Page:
Thursday, June 14, 2012

5 common chemical concerns at home

Indoor air pollution is a serious health risk,
according to health authorities such as the EPA.
Rarely do we pause to think about the air we are breathing every day at home and at the office.

But indoor air pollution has become a serious concern, and the United States Environmental Protection Agency ranks indoor air quality among its top four environmental health concerns.

Air quality indoors has become a bigger problem with the advent of more airtight homes and buildings, poor ventilation and higher emissions from a wide range of products.

As part of their 2012 National Men’s Health Week, Men’s Health Magazine published a guide to the 5 most common chemicals at home that can affect people’s health and well-being.

Household Cleaners and Disinfectants
Homeowners may like the “fresh” smell, but many of these products contain harmful volatile organic compounds (VOCs) that can irritate the eyes, nose and throat and cause headaches as well as nausea. Look for non-toxic cleaning products or use cleaning agents such as vinegar, baking soda and lemon juice.

Radon can become a problem in almost any house. The odorless, colorless and radioactive gas comes naturally from the decay of uranium in the soil and can enter homes through cracks and fissures in the foundation or building envelope. Since radon is often named as the second leading cause of lung cancer after tobacco smoke, it’s important to have the home tested and the problem mitigated, if necessary.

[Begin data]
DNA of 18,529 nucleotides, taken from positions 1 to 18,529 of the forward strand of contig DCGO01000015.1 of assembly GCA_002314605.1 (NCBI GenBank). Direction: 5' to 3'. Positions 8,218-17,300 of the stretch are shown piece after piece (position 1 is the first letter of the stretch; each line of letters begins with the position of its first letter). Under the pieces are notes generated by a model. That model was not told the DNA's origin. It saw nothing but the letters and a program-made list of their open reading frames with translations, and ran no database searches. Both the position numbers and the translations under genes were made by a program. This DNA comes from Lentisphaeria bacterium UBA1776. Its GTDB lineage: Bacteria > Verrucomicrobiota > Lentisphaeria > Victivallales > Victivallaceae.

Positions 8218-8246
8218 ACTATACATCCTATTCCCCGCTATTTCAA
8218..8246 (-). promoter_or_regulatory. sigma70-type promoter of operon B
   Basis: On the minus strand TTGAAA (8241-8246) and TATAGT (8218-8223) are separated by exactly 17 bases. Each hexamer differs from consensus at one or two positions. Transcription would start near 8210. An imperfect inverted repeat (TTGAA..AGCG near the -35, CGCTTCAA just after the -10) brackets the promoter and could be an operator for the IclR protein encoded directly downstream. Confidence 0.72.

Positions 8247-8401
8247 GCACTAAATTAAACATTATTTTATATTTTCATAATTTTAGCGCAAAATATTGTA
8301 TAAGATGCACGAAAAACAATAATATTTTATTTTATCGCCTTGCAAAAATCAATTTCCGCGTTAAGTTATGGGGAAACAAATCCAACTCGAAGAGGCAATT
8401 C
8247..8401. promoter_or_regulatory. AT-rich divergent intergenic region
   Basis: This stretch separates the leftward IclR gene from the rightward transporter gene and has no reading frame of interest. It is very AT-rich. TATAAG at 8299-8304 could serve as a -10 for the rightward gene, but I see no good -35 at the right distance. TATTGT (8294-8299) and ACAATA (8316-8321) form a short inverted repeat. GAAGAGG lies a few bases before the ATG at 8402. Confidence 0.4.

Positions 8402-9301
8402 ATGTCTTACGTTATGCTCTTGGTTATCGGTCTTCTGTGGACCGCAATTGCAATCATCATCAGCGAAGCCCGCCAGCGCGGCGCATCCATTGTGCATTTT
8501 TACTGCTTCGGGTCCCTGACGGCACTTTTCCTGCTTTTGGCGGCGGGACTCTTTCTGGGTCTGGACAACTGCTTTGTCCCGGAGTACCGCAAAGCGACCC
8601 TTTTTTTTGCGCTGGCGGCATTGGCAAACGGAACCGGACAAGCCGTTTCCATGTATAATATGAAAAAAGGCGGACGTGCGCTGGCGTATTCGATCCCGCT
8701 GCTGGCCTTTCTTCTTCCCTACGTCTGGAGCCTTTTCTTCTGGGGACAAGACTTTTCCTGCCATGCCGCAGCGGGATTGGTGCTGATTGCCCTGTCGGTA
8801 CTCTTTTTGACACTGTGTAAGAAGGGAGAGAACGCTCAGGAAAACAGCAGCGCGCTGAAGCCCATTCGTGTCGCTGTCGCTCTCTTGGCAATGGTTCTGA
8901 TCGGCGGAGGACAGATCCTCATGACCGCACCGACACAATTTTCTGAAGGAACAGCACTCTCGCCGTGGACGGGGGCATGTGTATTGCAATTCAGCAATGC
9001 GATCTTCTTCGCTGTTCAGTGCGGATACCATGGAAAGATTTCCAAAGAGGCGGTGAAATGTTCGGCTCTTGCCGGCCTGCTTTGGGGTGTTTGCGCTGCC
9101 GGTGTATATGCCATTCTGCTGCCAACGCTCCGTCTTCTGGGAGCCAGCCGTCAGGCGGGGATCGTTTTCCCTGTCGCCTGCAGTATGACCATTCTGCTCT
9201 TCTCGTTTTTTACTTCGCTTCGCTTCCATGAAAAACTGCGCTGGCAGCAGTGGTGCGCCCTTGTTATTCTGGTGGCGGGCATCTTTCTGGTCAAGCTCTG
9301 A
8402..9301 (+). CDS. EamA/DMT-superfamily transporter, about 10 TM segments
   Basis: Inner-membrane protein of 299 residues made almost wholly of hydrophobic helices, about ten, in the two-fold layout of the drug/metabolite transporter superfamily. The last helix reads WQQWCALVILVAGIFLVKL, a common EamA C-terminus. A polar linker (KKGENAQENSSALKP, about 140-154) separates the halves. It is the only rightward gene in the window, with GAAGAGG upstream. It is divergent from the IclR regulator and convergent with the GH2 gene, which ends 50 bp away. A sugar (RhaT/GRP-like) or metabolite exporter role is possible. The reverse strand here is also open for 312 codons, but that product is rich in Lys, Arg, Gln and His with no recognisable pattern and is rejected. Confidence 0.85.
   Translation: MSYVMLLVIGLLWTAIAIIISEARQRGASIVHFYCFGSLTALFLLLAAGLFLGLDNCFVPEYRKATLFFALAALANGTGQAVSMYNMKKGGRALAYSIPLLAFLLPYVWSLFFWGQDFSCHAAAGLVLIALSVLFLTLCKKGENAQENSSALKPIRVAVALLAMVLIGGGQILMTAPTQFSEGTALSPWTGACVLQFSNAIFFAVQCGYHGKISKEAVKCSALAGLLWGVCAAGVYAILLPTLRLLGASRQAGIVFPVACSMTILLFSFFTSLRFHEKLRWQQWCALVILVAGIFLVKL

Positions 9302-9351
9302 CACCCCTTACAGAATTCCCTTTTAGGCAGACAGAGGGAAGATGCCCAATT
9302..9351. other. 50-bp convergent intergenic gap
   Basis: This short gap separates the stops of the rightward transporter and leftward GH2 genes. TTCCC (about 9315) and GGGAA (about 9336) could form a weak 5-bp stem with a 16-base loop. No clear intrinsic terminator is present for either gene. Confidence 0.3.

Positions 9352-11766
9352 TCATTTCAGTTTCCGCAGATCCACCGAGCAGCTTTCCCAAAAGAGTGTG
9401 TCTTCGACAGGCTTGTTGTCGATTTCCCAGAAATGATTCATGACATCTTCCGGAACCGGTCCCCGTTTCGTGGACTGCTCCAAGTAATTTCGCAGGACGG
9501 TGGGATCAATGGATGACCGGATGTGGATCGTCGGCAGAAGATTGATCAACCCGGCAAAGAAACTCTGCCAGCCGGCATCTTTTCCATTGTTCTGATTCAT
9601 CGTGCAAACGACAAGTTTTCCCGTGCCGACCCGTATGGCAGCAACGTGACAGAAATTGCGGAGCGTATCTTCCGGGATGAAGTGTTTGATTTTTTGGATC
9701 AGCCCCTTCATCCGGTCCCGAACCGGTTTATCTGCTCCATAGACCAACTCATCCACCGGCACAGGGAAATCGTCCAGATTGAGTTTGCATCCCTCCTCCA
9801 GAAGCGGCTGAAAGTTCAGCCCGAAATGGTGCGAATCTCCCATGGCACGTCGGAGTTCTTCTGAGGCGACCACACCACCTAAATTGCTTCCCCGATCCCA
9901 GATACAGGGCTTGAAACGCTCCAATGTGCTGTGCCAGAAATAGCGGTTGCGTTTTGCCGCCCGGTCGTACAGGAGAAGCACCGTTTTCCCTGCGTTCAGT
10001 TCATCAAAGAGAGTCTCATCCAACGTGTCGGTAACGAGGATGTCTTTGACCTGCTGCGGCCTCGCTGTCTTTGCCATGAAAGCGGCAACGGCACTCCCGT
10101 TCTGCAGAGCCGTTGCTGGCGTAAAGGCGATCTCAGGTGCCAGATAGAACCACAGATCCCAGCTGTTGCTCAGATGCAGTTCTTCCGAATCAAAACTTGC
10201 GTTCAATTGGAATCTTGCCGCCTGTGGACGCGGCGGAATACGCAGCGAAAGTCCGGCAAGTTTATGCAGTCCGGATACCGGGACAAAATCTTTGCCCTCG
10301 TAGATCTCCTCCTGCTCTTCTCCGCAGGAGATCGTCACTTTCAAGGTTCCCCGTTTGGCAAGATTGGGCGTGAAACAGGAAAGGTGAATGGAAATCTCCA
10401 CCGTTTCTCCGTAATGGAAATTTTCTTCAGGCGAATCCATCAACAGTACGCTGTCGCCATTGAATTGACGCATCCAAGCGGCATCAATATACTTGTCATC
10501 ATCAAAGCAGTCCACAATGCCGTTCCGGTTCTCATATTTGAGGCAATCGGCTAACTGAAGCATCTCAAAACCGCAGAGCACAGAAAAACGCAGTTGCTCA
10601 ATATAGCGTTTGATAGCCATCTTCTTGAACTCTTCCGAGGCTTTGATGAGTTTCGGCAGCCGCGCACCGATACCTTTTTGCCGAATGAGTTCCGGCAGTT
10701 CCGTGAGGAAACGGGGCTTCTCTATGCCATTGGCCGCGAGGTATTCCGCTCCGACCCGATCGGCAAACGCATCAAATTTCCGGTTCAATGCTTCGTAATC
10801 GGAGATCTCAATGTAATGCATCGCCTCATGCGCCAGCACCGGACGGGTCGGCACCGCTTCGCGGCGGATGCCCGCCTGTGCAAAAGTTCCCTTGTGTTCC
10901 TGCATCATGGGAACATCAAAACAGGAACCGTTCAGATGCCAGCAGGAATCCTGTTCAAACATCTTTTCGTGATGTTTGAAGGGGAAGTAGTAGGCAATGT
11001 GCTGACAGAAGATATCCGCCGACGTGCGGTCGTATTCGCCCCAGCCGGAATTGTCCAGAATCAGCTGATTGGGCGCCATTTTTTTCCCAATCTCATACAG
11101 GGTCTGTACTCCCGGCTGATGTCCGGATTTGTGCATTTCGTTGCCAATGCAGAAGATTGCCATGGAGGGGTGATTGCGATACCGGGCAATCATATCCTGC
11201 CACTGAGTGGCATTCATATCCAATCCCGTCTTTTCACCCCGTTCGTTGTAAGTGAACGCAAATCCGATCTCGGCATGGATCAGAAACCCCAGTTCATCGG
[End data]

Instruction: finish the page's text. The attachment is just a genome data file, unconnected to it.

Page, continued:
Many renovation and finishing products like paints, paint strippers, varnish removers and more contain harmful VOCs, including possible carcinogens benzene and methylene chloride. Opt for low- or zero-VOC products, or make sure the area is well ventilated.

Carbon Monoxide
The odorless gas comes from wood-burning stoves, fireplaces, furnaces, water heaters, gas cook tops and other sources and can be extremely harmful to human health.Install and maintain carbon monoxide detectors on each level of the home and outside sleeping areas.

This known irritant and carcinogen is a common pollutant in any home, coming from furniture and building materials (especially pressed wood and particleboard), appliances, paints and many other sources. Good ventilation and air cleaning are key to reduce exposure.

Source: Men’s Health (pdf)

Air purifiers for the home and office

Airborne chemicals may be a common concern, but homeowners and family members may reduce their exposure by using a portable room air purifier with the right type of air filters.

A commercial air purifier with a HEPA filter is more like a dust collector than an air purifier, and it won’t be effective for chemicals, gases and odors. For those gaseous contaminants, a granular activated carbon filter is needed with at least 15-18 pounds of carbon.

AllerAir offers some of the most efficient and long-lasting air purifiers on the market with the most relevant filtration media and the most customizable options. For help in choosing the right air purifier, check out AllerAir's air quality sizing and model selection guides.

Contact AllerAir for more information.

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